Set Up Mod_Rewrite In WordPress

Setting up mod rewrite

We must first enable the Apache mod_rewrite module that manages URL rewrites before we can start creating them.  You may configure your URL rewrites by generating an. htaccess file in your website directory after the module has been active.

What is mod_rewrite?

You may set up your website’s specifics using an. htaccess file without having to change the server configuration files. The file will remain hidden within the folder if the file name begins with a period.

The location of the. htaccess file is also crucial. The configurations in that file will impact everything in that file’s directory and the directories below it.

A text editor can be used to construct the. htaccess file. Be careful; give it a name .htaccess without any other name or extension, and then upload it using an FTP client to your website.

You may also use this command to generate your .htaccess file in the terminal, changing example.com with the name of your website.

How to allow modifications to the .htaccess file?

Open the configuration file first to enable the .htaccess file to override default website configurations. Note: To complete this step, you must have sudo capabilities.

Once there, locate the following section and modify the AllowOverride line from None to All.

All your sites will now have access to .htacess files when you save and close that file and restart apache.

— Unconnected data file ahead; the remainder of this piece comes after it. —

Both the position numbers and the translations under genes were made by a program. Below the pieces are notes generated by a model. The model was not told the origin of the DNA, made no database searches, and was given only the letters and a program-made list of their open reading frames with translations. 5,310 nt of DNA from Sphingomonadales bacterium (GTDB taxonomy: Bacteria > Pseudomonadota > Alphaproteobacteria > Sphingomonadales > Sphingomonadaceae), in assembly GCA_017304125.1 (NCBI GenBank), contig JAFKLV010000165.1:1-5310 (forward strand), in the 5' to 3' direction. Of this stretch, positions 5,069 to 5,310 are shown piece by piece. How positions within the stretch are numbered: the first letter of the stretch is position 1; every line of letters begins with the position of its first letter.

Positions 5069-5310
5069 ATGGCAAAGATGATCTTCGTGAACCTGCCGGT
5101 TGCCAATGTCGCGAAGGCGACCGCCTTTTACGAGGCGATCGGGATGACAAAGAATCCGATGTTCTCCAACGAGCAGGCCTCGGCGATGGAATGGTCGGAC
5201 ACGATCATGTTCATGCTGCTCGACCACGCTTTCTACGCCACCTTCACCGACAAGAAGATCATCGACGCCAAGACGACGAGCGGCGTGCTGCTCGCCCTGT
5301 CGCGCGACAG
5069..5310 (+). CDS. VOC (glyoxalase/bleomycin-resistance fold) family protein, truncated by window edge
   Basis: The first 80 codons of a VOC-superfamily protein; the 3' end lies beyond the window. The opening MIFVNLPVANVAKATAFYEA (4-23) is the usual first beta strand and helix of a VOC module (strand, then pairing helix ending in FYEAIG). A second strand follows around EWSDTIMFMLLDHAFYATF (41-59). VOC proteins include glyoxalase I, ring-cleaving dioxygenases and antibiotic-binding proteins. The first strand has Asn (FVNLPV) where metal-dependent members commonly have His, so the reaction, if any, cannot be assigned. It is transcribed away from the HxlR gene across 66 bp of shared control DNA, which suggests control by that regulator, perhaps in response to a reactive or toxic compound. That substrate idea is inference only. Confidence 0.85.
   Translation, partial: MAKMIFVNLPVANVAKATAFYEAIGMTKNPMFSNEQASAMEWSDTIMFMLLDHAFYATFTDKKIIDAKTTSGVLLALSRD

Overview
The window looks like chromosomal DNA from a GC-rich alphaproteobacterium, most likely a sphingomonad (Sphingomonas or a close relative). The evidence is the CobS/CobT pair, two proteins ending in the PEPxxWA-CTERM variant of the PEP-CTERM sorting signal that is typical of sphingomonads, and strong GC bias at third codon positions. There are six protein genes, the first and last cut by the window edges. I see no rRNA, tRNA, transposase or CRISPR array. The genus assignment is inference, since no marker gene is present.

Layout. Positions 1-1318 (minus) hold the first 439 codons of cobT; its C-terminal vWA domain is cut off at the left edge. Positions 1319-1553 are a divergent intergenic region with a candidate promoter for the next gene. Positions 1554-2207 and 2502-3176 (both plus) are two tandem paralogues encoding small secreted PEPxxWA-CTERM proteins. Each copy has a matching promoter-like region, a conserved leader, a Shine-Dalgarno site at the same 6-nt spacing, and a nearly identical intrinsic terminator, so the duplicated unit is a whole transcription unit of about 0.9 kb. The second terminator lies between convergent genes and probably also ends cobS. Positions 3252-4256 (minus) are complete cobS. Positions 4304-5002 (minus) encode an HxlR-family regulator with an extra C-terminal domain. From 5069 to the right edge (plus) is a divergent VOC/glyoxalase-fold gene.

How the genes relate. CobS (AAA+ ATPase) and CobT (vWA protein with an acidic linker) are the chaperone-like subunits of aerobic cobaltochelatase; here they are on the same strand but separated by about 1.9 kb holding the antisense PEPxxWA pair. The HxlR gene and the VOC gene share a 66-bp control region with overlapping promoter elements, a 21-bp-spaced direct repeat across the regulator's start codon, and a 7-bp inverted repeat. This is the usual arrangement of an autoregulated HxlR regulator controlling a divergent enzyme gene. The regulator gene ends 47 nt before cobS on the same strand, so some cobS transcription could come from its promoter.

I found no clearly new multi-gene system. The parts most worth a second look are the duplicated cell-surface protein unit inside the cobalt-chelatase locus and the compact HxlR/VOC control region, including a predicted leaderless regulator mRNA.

You are now ready to rewrite the URLs for your website.

Tips for Rewriting URLs of mod_rewrite

The .htaccess file is where the entire URL rewriting process happens.

Overall, the pattern shared by all URL rewrite instructions is as follows:

Substitution of the RewriteRule Pattern [OptionalFlags]

Here is a brief description of each component:

Rewrite Rule: This is where you enter the name of the mod_rewrite directive you intend to use.

Pattern: Using regular expressions, this part interprets the requested URL. This article does not cover regular expressions; however, you can find a helpful tutorial here.

Substitution: This is the real URL of the page that contains the data we wish to display. Due to PHP parameters or long strings of numbers, it could be difficult to memorize or unclear.

Optional Flags: A flag is a tag that can alter how the expression behaves and is added at the end of the Rewrite Rule directive.

Using mod_rewrite is worthful.

There is some work involved in using Apache’s mod_rewrite function. You must tinker with text-based configuration files, learn how to manually stop and restart the service, and find out how to include extremely tricky regular expressions into those files. Before you find anything that doesn’t lead to an error and behave appropriately, it probably takes a lot of trial and error.

Mod_rewrite will help you get the hang of it. Your URLs will be more accessible for people to remember, and Google will give you a higher position. The resulting “beautiful URLs” serve more than aesthetic purposes.

Head to Seahawk Media to learn more about Setting up mod_rewrite.

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